We walked to the platform an hour or so before departure. The friendly Russian Border control would release us there ready for our trip through another no-mans land and up to the Kazakhstan frontier. It was to be our third consecutive night on board the trains, this time in a Kazakh wagon. As we bumbled down the steps onto the platform the crowd immediately took to us, we chucked our bags down, sat on them to wait and Sam began to make a cigarette. The Uzbek crowd honed in on us in what Sam called the “circle of bewilderment” (see photo). I am still surprised by how many people I see smoking and for all the smokers in the circle it was clear that none of them had seen Golden Virginia being hand rolled before. Sam made a couple extra and handed them out, hesitant Uzbek’s asking “Narcotic?” We waited to be called through the passport control, plenty of new friends waved us ahead of them. The Russian guard was nice and said it was very strange to see English or Australian people on the train platform. It left exactly on time. Next stop Atyrau, Kazakhstan.
The evening was a pleasant one, more family photo sharing by Nina with her new Kazakh lady friends and a few language lessons here and there. We were stamped into Kazakhstan by an official who boarded the train with a “welcome to Kazakhstan”. We passed some desert and tucked ourselves in for the night. As morning broke we woke to desert. More desert, some flat dry grassland, a bit more desert and then Atyrau. There was no train to Almaty. Some misinformation, so we decided to head to the capital. We had heard the illusive China visa could be obtained there and another 30 hour overnight train left 2 hours later. We took the plunge, collected some Kazakh Tenge from the Bankomat and booked our onward journey.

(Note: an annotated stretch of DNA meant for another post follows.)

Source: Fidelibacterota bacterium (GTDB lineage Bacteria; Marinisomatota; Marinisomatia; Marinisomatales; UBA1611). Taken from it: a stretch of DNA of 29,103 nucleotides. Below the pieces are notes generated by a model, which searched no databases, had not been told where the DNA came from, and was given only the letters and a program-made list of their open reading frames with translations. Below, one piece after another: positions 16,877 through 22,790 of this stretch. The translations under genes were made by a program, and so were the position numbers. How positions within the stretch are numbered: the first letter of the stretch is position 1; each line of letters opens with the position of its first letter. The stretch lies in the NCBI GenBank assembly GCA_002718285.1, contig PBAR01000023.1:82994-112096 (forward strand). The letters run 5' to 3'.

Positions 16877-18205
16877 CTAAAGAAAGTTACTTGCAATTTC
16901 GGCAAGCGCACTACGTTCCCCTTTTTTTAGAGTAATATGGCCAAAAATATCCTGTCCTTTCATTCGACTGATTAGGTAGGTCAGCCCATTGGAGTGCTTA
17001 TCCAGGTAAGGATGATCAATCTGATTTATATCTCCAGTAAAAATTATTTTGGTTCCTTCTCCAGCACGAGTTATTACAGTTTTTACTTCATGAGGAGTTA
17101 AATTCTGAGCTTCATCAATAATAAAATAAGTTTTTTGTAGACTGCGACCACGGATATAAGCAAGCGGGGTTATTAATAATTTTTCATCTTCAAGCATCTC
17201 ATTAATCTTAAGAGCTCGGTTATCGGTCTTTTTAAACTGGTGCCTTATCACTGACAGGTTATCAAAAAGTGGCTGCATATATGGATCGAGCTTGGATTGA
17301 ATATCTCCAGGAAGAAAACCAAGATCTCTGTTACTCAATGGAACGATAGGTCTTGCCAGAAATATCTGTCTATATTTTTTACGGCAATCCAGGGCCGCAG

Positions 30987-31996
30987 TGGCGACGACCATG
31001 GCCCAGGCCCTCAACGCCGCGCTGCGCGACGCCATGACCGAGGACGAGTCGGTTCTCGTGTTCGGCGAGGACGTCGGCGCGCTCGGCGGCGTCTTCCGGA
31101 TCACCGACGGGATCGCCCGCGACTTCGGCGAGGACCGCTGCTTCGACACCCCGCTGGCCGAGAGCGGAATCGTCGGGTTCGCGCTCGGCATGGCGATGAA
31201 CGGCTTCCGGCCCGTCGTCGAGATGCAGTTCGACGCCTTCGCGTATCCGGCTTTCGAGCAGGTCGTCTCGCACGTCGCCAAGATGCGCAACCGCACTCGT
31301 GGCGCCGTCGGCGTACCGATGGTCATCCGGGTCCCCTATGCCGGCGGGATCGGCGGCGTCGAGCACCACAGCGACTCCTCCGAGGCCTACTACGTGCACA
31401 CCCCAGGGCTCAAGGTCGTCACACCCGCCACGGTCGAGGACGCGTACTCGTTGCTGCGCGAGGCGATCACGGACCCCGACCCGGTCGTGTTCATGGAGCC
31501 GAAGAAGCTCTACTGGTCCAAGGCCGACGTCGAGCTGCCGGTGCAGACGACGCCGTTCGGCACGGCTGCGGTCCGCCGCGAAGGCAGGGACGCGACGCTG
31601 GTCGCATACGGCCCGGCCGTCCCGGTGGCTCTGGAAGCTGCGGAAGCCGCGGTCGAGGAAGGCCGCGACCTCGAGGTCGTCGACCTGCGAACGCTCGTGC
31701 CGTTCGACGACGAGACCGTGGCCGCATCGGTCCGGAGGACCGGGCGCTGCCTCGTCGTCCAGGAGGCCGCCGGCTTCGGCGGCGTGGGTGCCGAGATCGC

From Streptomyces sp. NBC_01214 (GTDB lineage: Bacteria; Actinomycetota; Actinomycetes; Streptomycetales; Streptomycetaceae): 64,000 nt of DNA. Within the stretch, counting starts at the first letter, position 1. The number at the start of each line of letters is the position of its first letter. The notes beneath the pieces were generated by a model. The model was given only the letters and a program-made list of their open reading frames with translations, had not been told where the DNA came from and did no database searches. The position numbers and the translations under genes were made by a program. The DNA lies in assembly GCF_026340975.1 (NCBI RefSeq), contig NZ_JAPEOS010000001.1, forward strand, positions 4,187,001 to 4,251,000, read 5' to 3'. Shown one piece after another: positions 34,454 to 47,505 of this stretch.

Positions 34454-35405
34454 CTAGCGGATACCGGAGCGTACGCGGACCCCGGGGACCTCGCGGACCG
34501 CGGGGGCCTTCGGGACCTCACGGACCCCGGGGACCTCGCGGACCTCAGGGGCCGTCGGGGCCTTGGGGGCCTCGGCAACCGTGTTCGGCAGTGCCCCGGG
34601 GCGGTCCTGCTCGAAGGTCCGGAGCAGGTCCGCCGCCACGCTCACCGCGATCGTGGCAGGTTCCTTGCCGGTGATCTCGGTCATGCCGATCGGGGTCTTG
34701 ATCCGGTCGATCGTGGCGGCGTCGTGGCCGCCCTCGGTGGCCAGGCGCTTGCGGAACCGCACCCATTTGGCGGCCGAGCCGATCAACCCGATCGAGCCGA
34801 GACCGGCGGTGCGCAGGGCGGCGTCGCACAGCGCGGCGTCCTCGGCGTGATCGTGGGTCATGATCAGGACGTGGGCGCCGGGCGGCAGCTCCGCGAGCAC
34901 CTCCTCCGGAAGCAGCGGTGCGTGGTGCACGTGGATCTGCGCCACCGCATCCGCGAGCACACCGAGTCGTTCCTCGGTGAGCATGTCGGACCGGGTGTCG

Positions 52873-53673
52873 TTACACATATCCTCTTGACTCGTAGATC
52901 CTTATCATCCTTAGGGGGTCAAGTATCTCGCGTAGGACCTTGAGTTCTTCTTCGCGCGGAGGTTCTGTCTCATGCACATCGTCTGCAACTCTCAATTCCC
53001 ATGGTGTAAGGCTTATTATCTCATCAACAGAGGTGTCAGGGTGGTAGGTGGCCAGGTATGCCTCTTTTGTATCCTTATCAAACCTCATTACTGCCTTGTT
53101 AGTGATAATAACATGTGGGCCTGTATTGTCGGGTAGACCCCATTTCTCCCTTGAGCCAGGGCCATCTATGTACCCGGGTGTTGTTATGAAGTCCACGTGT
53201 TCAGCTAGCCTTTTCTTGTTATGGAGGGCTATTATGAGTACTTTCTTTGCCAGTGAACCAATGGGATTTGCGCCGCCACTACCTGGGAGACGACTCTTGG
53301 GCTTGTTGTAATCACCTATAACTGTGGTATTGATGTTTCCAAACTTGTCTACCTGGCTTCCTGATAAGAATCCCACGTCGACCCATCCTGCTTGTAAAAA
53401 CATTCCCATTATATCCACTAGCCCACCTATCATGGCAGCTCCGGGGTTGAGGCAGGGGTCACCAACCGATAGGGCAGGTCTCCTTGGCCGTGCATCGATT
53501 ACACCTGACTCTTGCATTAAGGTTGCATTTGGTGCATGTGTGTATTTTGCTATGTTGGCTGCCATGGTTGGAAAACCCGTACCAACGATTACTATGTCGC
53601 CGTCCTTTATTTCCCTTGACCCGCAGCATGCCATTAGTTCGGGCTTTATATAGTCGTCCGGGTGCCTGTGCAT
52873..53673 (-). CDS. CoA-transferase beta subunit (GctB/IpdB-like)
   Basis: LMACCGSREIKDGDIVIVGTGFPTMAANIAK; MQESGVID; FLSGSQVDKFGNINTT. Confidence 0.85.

On route to Astana, the world’s coldest capital city, only 300km from the Siberian border, we’ve passed desert, grassland, a few villages and more desert. As I write this blog we are day 5 of train transit after 4 consecutive nights on the rails and I’m beginning to feel at home in the carriages. The world feels very big today. Since our first train in Vladikavkaz we will have made 3815km when we arrive in Astana this afternoon, it will be double that distance to Yunnan in China and more than triple the whole lot to reach Australia. We will rest in China – let’s just hope we get that visa tomorrow!